** NOTE: The information contained in this legal update has been superseded by a federal court decision in December, 2018. A federal judge in the case of Grace v. Whitaker held that Sessions's decisions violated both the Administrative Procedure Act (APA) and the Immigration and Nationality Act.
Concerns are rising within the immigration community about recent actions by Attorney General Jeff Sessions and what they mean for victims of domestic violence and other criminal activity who seek asylum in the United States.
In March 2018, Sessions “referred” to himself an asylum case that the Board of Immigration Appeals (B.I.A.) had decided in December 2016, called Matter of A-B-. In addition, he requested legal briefs from interested parties regarding whether “victim[s] of private criminal activity” could be members of a “particular social group” and thus could qualify for asylum protection.
Under U.S. immigration law, the Attorney General, as head of the Department of Justice, is able to “certify” (or refer) cases to himself and to reconsider decisions made by the B.I.A. In other words, he can step in and reshape the way U.S. immigration law is interpreted.
In the Matter of A-B- case, an immigration judge initially denied asylum to a victim of domestic violence, and the victim then appealed to the B.I.A. It decided (in December 2016) that many of the immigration judge's determinations in the case were "clearly erroneous" and upheld the asylum applicant's appeal. Sessions referred this December 2016 B.I.A. decision to himself and will make his own determination about the applicant's eligibility for asylum.
The Attorney General’s certification of this case, and the broad legal question he posed regarding victims of private criminal activity, suggests that asylum protection in the United States could soon be in serious jeopardy for a number of victims of persecution.
Whether victims of domestic violence and related gender-based persecution can be granted asylum has been the topic of legal argument for decades. The main issue is that, to qualify as a “refugee” for asylum purposes, the applicant must prove a well-founded of persecution based on race, religion, national origin, political opinion, or membership in a particular social group.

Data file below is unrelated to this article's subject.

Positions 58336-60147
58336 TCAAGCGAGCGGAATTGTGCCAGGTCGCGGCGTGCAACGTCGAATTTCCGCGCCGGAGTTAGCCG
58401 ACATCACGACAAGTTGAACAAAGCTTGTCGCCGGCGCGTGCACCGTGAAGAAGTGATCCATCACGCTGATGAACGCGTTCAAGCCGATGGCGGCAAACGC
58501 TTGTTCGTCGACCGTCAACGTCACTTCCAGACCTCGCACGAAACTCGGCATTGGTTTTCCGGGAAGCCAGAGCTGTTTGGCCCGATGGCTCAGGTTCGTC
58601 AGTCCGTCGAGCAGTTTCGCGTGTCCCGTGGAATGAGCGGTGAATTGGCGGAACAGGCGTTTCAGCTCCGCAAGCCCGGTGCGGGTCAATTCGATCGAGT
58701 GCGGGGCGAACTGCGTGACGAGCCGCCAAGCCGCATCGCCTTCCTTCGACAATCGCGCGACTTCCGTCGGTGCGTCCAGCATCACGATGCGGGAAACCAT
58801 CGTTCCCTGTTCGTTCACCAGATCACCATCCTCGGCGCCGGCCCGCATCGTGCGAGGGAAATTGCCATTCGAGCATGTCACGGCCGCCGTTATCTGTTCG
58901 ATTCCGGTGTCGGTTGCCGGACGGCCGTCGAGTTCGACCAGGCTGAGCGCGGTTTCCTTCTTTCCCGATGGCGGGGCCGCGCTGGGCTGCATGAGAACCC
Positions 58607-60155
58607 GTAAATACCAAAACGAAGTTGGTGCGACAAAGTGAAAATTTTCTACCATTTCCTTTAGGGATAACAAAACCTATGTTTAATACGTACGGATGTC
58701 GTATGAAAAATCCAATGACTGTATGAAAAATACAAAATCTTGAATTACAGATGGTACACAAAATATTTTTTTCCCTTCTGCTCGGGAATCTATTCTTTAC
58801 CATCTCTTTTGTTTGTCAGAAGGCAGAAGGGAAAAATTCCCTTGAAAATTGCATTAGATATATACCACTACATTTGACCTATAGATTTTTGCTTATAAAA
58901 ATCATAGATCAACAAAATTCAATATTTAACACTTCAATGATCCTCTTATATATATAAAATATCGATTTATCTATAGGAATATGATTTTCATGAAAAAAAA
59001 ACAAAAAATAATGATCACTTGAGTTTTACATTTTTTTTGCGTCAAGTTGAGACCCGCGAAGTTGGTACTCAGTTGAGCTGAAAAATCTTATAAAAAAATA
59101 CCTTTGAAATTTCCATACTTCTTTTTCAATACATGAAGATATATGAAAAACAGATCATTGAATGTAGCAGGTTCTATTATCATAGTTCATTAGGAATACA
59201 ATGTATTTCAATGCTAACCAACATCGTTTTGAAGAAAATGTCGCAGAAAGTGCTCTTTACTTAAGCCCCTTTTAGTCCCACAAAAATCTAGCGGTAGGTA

But which of these five grounds could victims of violence in the home claim? “Particular social group” seemed the best bet, but it involved proving that the victims shared fundamental and/or immutable traits and were recognized by society as a group. Many judges and courts rejected this group definition.
In 2014, however, the BIA issued a major, precedential decision in Matter of A-R-C-G-, holding that “married women in Guatemala who are unable to leave their relationship” qualified as a 'particular social group' and were thus eligible for asylum protection. At last, the legal community had reason to believe that the matter was relatively settled, and that domestic-violence-based asylum claims could go forward.
In referring the Matter of A-B- case to himself, however, Sessions has raised legitimate fears that he will find that victims of domestic violence are not members of such a group and therefore can’t meet the standard for asylum approval.
Also, because Session asked for amicus (friend of the court) briefs regarding whether victims “of private criminal activity” could form a particular social group, other victims of gender-based persecution, such as female genital mutilation and sex trafficking, are in danger of losing asylum protections in the United States. (These forms of persecution are often carried out by private, non-government, actors.)
In addition to domestic violence and gender-based claims, other asylum claims that typically involve private actors and particular social groups could be at risk. This could include asylum claims based on persecution for one’s sexual orientation and of those based on persecution from gangs.
If you are not currently in removal proceedings and plan to apply for asylum affirmatively based on domestic violence or gender-based, sexual orientation-based, or gang-based persecution, you should consult an attorney immediately. You might want to file your claim for asylum quickly.
If you file soon, under the asylum office’s new “last in, first out” policy, you have a better chance of receiving an asylum interview before the Attorney General issues a decision in Matter of A-B-. All briefs in the case are scheduled to be filed before May 4, 2018. At the same time, filing now carries a risk, because if a decision is issued in Matter of A-B- while your case is pending, you could be denied under the new decision.
It remains unclear how broad Sessions’s decision will be or whether it will be appealed to a higher court, but it is likely to have negative consequences for asylum applicants facing harm from private actors.